Making Sense of Facial and As-Applied Challenges

Article excerpt


In the conventional account of the basic principles of constitutional adjudication, constitutional challenges can be sorted into two distinct categories: "facial" challenges and "as-applied" challenges.1 A facial attack is typically described as one where "no application of the statute would be constitutional."2 In contrast, courts define an asapplied challenge as one "under which the plaintiff argues that a statute, even though generally constitutional, operates unconstitutionally as to him or her because of the plaintiffs particular circumstances."3

This facial and as-applied distinction provides more than a simple descriptive account of two different results that a court might reach in a given case. Instead, the categories are believed to form the foundation for a set of substantive rules that determine when a court may employ one type of challenge or the other - when a court may strike down a statute in its entirety or only overturn the application of the statute in the case at hand.4 Under these rules, the law strongly favors as-applied challenges on the grounds that they are more consistent with the goals of resolving concrete disputes and deferring as much as possible to the legislative process.5 Facial challenges, on the other hand, should be used sparingly and only in exceptional circumstances.6 Perhaps the most well-known, succinct, and controversial7 formulation of this idea was the Supreme Court's statement in United States v. Salerno that a "facial challenge to a legislative Act is, of course, the most difficult challenge to mount successfully" and will only succeed if a litigant can "establish that no set of circumstances exists under which the Act would be valid."8

This account of facial and as-applied challenges is by now a familiar part of the constitutional landscape and is generally accepted in the courts.9 Nevertheless, some of the most basic details regarding the characteristics of the facial and as-applied challenges categories and, in particular, how the preference for as-applied challenges actually operates, remain surprisingly unclear.10 For instance, do the rules regarding facial and as-applied challenges concern substantive constitutional law by limiting the adoption and use of constitutional tests that might lead to the facial invalidation of statutes?1 1 Or do they relate exclusively to the remedial doctrine of severability,12 which comes into play only after a court has applied the relevant constitutional test and found a violation?13 Or both?14 Is the key to distinguishing between facial and as-applied challenges the extent to which the court relies on the specific facts in the case at hand to reach its decision?15 If so, when is it appropriate for a court to consider something other than those specific facts? Is the choice between a facial and as-applied challenge one that the litigant makes when she brings her claim,16 or is it one that a court makes when it addresses her claim? Neither the case law, nor the academic literature, provides a satisfactory answer to these problems.17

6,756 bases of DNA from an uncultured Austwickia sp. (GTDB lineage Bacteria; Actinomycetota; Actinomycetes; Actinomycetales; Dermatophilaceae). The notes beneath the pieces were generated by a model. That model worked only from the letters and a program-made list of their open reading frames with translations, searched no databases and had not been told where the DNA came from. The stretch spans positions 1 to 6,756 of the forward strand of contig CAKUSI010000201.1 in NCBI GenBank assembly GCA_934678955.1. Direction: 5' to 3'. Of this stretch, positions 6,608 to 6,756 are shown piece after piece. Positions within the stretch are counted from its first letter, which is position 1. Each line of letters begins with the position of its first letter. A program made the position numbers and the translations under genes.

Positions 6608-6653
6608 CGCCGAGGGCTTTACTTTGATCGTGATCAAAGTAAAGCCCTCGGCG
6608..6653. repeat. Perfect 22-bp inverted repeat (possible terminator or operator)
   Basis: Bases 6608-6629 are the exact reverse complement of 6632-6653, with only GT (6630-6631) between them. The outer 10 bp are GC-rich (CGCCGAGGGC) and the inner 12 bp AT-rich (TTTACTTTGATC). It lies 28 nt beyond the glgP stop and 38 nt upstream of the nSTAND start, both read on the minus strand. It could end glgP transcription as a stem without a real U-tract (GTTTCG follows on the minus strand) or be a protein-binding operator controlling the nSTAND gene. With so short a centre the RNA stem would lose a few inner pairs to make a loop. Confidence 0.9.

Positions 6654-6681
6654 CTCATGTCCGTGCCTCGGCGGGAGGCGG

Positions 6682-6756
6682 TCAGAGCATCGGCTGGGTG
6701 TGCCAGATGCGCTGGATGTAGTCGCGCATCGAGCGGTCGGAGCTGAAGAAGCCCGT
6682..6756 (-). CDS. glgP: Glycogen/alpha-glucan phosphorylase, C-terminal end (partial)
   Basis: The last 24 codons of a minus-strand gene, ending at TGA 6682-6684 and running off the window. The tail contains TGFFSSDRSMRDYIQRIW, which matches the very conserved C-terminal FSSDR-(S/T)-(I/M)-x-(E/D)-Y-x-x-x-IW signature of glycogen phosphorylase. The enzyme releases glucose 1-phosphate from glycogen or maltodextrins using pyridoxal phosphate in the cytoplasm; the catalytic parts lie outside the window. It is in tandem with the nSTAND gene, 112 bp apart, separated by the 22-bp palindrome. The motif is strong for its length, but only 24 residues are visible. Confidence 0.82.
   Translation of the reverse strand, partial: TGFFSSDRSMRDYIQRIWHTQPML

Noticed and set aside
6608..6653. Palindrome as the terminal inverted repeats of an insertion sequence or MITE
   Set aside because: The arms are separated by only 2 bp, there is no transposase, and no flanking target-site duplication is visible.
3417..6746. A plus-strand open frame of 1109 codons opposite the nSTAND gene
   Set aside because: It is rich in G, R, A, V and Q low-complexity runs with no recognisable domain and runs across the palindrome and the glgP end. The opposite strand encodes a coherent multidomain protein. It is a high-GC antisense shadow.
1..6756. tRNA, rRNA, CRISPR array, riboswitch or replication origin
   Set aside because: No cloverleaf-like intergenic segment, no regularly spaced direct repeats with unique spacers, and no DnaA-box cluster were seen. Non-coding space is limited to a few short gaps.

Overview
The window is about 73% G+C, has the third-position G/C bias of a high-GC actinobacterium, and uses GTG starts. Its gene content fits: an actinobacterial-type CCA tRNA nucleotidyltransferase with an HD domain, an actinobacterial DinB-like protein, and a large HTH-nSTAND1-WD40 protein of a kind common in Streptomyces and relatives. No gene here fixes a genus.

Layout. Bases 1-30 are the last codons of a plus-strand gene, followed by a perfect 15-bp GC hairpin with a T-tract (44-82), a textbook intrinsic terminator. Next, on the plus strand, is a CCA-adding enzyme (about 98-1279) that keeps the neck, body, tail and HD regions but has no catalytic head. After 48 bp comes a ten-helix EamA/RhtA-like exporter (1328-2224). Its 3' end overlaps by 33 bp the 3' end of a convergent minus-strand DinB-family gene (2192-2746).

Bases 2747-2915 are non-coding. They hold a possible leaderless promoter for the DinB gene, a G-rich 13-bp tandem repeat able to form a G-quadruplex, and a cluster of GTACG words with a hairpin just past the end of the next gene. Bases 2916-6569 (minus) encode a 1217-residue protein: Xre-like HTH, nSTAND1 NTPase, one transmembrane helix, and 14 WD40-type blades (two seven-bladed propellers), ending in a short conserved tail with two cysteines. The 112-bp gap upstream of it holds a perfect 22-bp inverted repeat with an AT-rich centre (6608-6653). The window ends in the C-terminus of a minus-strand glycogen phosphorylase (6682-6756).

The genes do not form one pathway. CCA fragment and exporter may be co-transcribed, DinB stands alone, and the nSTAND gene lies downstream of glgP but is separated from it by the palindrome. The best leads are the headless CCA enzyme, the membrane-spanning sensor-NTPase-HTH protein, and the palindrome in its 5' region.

This Article argues that these important questions remain unanswered because categorizing constitutional cases into "facial" and "as-applied" challenges, and relying on these categories to shape doctrine and inform case outcomes, is an inherently flawed and fundamentally incoherent undertaking. This is because the fate of a statute in the face of a constitutional challenge depends on distinct considerations - specifically, the relevant substantive doctrine and the remedial severability rules - that cannot be reduced to a single inquiry or set of rules. Conflating these independent concepts with one another under the "facial" and "as-applied" rubric has only served to confuse each and obscure the real issues that animate the outcome in a given case. Moreover, the as-applied and facial dichotomy has contributed to the increasing lack of clarity across constitutional law by creating an inconsistent and unwarranted presumption against the adoption of robust constitutional tests on the grounds that they might result in facial invalidation of statutes. …


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